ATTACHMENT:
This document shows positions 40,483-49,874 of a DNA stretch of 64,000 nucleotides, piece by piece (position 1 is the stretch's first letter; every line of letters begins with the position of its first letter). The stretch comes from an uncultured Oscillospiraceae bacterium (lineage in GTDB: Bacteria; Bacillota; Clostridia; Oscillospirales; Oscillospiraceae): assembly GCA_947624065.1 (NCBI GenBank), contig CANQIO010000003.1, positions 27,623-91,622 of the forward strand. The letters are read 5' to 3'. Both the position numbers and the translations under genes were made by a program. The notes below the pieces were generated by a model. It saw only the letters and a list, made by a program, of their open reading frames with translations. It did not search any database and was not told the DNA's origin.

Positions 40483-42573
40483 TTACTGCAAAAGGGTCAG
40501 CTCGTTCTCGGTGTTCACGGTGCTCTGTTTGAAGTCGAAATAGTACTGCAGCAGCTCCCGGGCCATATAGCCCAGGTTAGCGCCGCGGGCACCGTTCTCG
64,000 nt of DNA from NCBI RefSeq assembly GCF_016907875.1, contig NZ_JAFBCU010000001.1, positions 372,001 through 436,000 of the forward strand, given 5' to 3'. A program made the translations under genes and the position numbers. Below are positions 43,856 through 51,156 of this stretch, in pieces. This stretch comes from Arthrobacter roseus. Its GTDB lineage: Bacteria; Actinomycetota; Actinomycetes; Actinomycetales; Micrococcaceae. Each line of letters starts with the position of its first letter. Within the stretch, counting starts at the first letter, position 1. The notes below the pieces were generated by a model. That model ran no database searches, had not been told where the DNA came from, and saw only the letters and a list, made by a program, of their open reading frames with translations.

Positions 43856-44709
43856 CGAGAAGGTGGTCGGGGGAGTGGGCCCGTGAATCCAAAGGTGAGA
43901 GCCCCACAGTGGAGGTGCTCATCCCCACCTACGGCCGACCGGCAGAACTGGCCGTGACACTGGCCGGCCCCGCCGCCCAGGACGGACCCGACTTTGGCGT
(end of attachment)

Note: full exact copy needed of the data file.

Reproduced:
This document shows positions 40,483-49,874 of a DNA stretch of 64,000 nucleotides, piece by piece (position 1 is the stretch's first letter; every line of letters begins with the position of its first letter). The stretch comes from an uncultured Oscillospiraceae bacterium (lineage in GTDB: Bacteria; Bacillota; Clostridia; Oscillospirales; Oscillospiraceae): assembly GCA_947624065.1 (NCBI GenBank), contig CANQIO010000003.1, positions 27,623-91,622 of the forward strand. The letters are read 5' to 3'. Both the position numbers and the translations under genes were made by a program. The notes below the pieces were generated by a model. It saw only the letters and a list, made by a program, of their open reading frames with translations. It did not search any database and was not told the DNA's origin.

Positions 40483-42573
40483 TTACTGCAAAAGGGTCAG
40501 CTCGTTCTCGGTGTTCACGGTGCTCTGTTTGAAGTCGAAATAGTACTGCAGCAGCTCCCGGGCCATATAGCCCAGGTTAGCGCCGCGGGCACCGTTCTCG
64,000 nt of DNA from NCBI RefSeq assembly GCF_016907875.1, contig NZ_JAFBCU010000001.1, positions 372,001 through 436,000 of the forward strand, given 5' to 3'. A program made the translations under genes and the position numbers. Below are positions 43,856 through 51,156 of this stretch, in pieces. This stretch comes from Arthrobacter roseus. Its GTDB lineage: Bacteria; Actinomycetota; Actinomycetes; Actinomycetales; Micrococcaceae. Each line of letters starts with the position of its first letter. Within the stretch, counting starts at the first letter, position 1. The notes below the pieces were generated by a model. That model ran no database searches, had not been told where the DNA came from, and saw only the letters and a list, made by a program, of their open reading frames with translations.

Positions 43856-44709
43856 CGAGAAGGTGGTCGGGGGAGTGGGCCCGTGAATCCAAAGGTGAGA
43901 GCCCCACAGTGGAGGTGCTCATCCCCACCTACGGCCGACCGGCAGAACTGGCCGTGACACTGGCCGGCCCCGCCGCCCAGGACGGACCCGACTTTGGCGT